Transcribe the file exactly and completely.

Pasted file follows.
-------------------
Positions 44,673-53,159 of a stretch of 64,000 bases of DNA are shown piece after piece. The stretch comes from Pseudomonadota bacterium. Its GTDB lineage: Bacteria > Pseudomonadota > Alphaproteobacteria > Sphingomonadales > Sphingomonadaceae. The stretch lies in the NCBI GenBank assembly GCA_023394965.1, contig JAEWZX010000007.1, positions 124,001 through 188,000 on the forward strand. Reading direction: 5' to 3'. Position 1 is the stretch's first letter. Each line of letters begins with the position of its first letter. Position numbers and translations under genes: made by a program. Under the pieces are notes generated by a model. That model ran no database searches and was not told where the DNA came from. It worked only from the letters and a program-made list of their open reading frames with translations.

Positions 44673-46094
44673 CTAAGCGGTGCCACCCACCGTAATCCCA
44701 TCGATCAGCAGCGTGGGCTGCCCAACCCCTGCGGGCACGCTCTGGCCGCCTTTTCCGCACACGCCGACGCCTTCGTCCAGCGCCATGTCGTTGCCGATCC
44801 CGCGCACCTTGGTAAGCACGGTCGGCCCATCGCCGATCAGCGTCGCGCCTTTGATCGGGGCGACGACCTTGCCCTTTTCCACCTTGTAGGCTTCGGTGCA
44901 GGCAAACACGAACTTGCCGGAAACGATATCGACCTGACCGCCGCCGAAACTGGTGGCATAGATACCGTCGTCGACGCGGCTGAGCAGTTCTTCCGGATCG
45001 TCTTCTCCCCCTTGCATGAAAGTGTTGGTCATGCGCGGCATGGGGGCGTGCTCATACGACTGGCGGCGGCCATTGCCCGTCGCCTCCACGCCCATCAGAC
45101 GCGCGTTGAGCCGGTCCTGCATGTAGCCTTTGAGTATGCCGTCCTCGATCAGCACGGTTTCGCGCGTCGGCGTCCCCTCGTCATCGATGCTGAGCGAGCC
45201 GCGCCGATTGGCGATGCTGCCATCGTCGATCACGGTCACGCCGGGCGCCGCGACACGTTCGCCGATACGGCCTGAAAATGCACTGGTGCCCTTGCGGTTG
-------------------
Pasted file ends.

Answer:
Positions 44,673-53,159 of a stretch of 64,000 bases of DNA are shown piece after piece. The stretch comes from Pseudomonadota bacterium. Its GTDB lineage: Bacteria > Pseudomonadota > Alphaproteobacteria > Sphingomonadales > Sphingomonadaceae. The stretch lies in the NCBI GenBank assembly GCA_023394965.1, contig JAEWZX010000007.1, positions 124,001 through 188,000 on the forward strand. Reading direction: 5' to 3'. Position 1 is the stretch's first letter. Each line of letters begins with the position of its first letter. Position numbers and translations under genes: made by a program. Under the pieces are notes generated by a model. That model ran no database searches and was not told where the DNA came from. It worked only from the letters and a program-made list of their open reading frames with translations.

Positions 44673-46094
44673 CTAAGCGGTGCCACCCACCGTAATCCCA
44701 TCGATCAGCAGCGTGGGCTGCCCAACCCCTGCGGGCACGCTCTGGCCGCCTTTTCCGCACACGCCGACGCCTTCGTCCAGCGCCATGTCGTTGCCGATCC
44801 CGCGCACCTTGGTAAGCACGGTCGGCCCATCGCCGATCAGCGTCGCGCCTTTGATCGGGGCGACGACCTTGCCCTTTTCCACCTTGTAGGCTTCGGTGCA
44901 GGCAAACACGAACTTGCCGGAAACGATATCGACCTGACCGCCGCCGAAACTGGTGGCATAGATACCGTCGTCGACGCGGCTGAGCAGTTCTTCCGGATCG
45001 TCTTCTCCCCCTTGCATGAAAGTGTTGGTCATGCGCGGCATGGGGGCGTGCTCATACGACTGGCGGCGGCCATTGCCCGTCGCCTCCACGCCCATCAGAC
45101 GCGCGTTGAGCCGGTCCTGCATGTAGCCTTTGAGTATGCCGTCCTCGATCAGCACGGTTTCGCGCGTCGGCGTCCCCTCGTCATCGATGCTGAGCGAGCC
45201 GCGCCGATTGGCGATGCTGCCATCGTCGATCACGGTCACGCCGGGCGCCGCGACACGTTCGCCGATACGGCCTGAAAATGCACTGGTGCCCTTGCGGTTG